Upcoming Events

Fall 2015

Graduate Student Happy Hour
When: Thursday, September 10, 6:00-8:00pm
Where: Josie Woods Pub, 11 Waverly Pl.
What: Meet Carla & Jamie over some drinks and a couple appetizers to learn what we’ve got in store for the 2015-2016 academic year, like our exciting Medieval Manuscripts Workshop. Or just come for a free beer and a good chat with some new friends.

Reading Middle English Aloud
When: Wednesday, September 30, 6:00-8:00pm
Where: 244 Greene St., Rm 805
What: A low-key reading group that invites non-specialists and specialists alike to stumble over reading aloud short poems or excerpts from longer works, which we will provide along with beer and pizza. And possibly gummy bears. Just come with an appetite for some medieval fun! Titles of the readings will be posted here as they are chosen.

5th Annual Medieval Manuscripts Workshop: “Three Faiths: The Making of Medieval Holy Books”
Click here for a PDF of the Poster  (Or you can click here to see the JPG on our site)
When: Friday, October 9, 9:30am-2:00pm (registered participants only) and 6:00-8:00pm (open to the public)
Where: 244 Greene St., Rm 106 (the “Event Space”)
What: An all-day manuscript extravaganza beginning with a morning hands-on workshop on the making of medieval books for registered participants only and ending with a panel of guest speakers who specialize on one of the Abrahamic religions and its medieval material culture.
Registration is now open. It closes at 5pm September 30.

Reading Middle English Aloud
When: Wednesday, October 21, 6:00-8:00pm
Where: 244 Greene St., Rm 805
What: A low-key reading group that invites non-specialists and specialists alike to stumble over reading aloud short poems or excerpts from longer works, which we will provide along with beer and pizza. And possibly gummy bears. Just come with an appetite for some medieval fun! Titles of the readings will be posted here as they are chosen.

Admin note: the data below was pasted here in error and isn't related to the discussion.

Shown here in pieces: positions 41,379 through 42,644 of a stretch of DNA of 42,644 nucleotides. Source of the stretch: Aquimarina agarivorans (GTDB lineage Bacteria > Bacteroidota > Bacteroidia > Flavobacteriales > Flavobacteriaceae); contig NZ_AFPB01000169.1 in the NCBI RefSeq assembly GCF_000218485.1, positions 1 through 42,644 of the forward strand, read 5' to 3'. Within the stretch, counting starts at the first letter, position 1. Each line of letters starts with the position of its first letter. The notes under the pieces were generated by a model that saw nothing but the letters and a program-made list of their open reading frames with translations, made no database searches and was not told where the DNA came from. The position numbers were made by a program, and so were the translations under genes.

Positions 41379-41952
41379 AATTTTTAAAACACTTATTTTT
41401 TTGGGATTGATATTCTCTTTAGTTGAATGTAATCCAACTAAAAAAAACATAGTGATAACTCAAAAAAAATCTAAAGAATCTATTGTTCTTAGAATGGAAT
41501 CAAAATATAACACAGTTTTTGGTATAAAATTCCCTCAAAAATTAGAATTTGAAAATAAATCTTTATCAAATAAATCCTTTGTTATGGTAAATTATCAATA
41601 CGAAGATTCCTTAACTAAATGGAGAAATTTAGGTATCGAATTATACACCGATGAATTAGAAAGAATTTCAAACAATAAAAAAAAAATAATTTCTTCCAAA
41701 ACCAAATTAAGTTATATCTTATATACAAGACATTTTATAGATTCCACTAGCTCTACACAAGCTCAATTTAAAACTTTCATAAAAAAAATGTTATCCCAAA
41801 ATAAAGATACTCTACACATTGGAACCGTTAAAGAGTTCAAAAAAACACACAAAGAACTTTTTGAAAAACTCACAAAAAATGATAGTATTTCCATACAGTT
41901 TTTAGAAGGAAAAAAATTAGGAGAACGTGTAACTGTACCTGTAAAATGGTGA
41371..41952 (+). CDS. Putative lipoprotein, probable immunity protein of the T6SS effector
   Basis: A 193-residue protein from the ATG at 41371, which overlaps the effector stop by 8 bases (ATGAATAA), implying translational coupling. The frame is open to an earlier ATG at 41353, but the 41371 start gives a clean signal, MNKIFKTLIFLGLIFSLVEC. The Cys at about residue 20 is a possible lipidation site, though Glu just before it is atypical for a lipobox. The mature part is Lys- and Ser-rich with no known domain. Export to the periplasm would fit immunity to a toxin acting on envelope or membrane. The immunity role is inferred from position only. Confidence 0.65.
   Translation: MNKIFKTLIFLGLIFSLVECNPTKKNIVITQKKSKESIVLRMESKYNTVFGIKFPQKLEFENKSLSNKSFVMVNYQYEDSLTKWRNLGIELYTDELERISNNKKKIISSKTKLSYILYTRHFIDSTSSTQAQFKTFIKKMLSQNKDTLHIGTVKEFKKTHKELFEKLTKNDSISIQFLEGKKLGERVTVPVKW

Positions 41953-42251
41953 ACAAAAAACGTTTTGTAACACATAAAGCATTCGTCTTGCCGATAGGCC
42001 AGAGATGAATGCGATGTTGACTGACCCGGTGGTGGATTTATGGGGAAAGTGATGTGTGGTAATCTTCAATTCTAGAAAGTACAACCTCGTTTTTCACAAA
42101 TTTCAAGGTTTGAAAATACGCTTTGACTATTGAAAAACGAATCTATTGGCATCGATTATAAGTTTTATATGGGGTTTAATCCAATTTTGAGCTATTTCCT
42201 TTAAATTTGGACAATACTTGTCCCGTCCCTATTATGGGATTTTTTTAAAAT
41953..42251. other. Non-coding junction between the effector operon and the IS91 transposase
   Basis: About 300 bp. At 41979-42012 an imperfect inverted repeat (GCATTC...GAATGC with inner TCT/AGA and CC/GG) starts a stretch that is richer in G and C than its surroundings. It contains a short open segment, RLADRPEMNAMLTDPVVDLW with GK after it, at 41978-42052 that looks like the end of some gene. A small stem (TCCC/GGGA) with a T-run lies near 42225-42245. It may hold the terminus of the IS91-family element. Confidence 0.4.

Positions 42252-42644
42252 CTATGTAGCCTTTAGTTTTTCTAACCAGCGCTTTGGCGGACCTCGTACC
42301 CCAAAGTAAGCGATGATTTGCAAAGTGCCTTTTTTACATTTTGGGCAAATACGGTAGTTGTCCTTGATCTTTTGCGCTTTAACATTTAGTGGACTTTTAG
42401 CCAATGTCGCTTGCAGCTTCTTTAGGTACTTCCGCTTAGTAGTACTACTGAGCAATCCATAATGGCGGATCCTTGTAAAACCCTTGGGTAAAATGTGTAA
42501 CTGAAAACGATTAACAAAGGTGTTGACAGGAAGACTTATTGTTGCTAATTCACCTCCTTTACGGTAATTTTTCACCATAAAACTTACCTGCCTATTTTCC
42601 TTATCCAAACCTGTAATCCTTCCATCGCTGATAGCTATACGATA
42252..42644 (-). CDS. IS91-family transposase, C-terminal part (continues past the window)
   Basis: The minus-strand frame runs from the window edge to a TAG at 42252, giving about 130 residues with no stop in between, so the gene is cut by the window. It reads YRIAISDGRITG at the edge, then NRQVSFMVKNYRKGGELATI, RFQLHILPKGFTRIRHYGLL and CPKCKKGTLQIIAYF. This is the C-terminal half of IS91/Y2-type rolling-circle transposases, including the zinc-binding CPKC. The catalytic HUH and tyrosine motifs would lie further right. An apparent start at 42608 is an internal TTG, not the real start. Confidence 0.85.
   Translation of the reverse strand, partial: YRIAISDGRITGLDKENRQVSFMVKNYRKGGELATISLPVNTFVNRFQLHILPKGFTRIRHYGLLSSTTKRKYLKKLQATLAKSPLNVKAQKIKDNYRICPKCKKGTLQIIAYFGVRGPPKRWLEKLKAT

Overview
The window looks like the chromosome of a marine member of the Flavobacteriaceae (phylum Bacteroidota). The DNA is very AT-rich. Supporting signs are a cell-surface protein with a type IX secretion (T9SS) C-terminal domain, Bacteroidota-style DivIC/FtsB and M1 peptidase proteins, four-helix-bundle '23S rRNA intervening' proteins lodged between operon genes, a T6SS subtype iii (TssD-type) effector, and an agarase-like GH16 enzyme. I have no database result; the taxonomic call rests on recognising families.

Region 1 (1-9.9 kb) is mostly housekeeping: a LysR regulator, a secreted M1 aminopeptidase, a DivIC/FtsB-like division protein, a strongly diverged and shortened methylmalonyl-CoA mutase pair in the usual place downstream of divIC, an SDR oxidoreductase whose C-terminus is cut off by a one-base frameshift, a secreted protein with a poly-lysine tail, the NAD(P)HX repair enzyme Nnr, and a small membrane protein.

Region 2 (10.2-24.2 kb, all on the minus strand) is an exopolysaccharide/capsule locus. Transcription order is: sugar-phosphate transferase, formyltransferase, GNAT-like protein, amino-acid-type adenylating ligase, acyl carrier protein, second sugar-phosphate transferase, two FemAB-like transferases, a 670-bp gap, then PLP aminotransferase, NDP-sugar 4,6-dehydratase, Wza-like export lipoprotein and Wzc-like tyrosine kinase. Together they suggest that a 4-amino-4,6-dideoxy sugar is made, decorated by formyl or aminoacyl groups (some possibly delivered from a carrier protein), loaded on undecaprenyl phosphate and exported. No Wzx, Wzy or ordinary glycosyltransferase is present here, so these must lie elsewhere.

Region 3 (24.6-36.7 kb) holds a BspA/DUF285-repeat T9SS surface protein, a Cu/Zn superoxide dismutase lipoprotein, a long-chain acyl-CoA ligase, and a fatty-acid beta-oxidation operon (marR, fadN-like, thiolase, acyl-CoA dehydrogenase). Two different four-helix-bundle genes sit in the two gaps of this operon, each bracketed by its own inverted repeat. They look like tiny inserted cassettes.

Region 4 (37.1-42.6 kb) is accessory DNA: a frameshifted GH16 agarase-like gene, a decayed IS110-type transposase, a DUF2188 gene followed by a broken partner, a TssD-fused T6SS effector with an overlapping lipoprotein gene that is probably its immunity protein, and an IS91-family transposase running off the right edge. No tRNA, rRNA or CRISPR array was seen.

Guest Speaker Stacy Klein (Rutgers), “Parenting and Childhood in The Fortunes of Men,” co-sponsored by the Anglo-Saxon Studies Colloquium
Click here for a PDF of the Poster (Or you can click here to see the JPG on our site)
When: Wednesday, October 28, 6-8pm
Where: 244 Greene St., Rm 106 (the “Event Space”)
What: Anglo-Saxonist Stacy Klein will give a guest talk. Watch this space for a teaser.

Reading Early Middle English Aloud
When: Wednesday, November 4, 6:00-8:00pm
Where: 244 Greene St., Rm 805
What: A low-key reading group that invites non-specialists and specialists alike to stumble over reading aloud short poems or excerpts from longer works, which we will provide along with beer and pizza. And possibly gummy bears. Just come with an appetite for some medieval fun! Titles of the readings will be posted here as they are chosen.

Spring 2016

Graduate Student Happy Hour
When: Thursday, January 28, 6:00-8:00pm
Where: Josie Woods Pub, 11 Waverly Pl.
What: Brave the cold and snow to meet Carla & Jamie over some drinks and a couple appetizers to welcome you back from the winter break!

Guest Speaker Sarah Elliot Novacich (Rutgers), “Poetry Machine”
Click here for a PDF of the Poster 
When: Wednesday, February 10, 6:00-8:00pm
Where: 244 Greene St., Rm 106 (the “Event Space”)